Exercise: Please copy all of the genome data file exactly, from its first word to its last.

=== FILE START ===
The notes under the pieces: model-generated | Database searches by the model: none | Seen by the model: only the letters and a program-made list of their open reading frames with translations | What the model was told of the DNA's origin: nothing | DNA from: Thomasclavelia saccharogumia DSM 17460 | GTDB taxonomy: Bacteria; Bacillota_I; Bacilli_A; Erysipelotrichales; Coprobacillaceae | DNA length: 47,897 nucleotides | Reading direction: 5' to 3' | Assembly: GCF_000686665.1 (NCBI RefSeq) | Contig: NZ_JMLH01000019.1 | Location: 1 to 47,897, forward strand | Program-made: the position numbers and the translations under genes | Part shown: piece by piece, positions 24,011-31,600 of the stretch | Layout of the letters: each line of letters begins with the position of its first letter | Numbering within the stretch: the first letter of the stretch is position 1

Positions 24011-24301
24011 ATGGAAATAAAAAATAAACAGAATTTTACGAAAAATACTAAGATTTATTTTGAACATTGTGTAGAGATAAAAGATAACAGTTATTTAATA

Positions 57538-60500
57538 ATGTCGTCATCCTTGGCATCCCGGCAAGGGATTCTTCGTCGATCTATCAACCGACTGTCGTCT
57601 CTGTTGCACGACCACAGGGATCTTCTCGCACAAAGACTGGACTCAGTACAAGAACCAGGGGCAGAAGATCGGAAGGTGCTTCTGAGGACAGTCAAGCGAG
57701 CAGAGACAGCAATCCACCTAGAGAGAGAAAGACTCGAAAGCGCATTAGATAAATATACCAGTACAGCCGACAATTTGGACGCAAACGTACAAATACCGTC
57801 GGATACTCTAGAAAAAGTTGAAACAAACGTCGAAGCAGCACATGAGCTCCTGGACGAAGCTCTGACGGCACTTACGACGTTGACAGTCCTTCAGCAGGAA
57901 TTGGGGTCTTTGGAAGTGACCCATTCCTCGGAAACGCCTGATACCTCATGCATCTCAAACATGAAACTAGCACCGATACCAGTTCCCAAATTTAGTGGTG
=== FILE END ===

The notes under the pieces: model-generated | Database searches by the model: none | Seen by the model: only the letters and a program-made list of their open reading frames with translations | What the model was told of the DNA's origin: nothing | DNA from: Thomasclavelia saccharogumia DSM 17460 | GTDB taxonomy: Bacteria; Bacillota_I; Bacilli_A; Erysipelotrichales; Coprobacillaceae | DNA length: 47,897 nucleotides | Reading direction: 5' to 3' | Assembly: GCF_000686665.1 (NCBI RefSeq) | Contig: NZ_JMLH01000019.1 | Location: 1 to 47,897, forward strand | Program-made: the position numbers and the translations under genes | Part shown: piece by piece, positions 24,011-31,600 of the stretch | Layout of the letters: each line of letters begins with the position of its first letter | Numbering within the stretch: the first letter of the stretch is position 1

Positions 24011-24301
24011 ATGGAAATAAAAAATAAACAGAATTTTACGAAAAATACTAAGATTTATTTTGAACATTGTGTAGAGATAAAAGATAACAGTTATTTAATA

Positions 57538-60500
57538 ATGTCGTCATCCTTGGCATCCCGGCAAGGGATTCTTCGTCGATCTATCAACCGACTGTCGTCT
57601 CTGTTGCACGACCACAGGGATCTTCTCGCACAAAGACTGGACTCAGTACAAGAACCAGGGGCAGAAGATCGGAAGGTGCTTCTGAGGACAGTCAAGCGAG
57701 CAGAGACAGCAATCCACCTAGAGAGAGAAAGACTCGAAAGCGCATTAGATAAATATACCAGTACAGCCGACAATTTGGACGCAAACGTACAAATACCGTC
57801 GGATACTCTAGAAAAAGTTGAAACAAACGTCGAAGCAGCACATGAGCTCCTGGACGAAGCTCTGACGGCACTTACGACGTTGACAGTCCTTCAGCAGGAA
57901 TTGGGGTCTTTGGAAGTGACCCATTCCTCGGAAACGCCTGATACCTCATGCATCTCAAACATGAAACTAGCACCGATACCAGTTCCCAAATTTAGTGGTG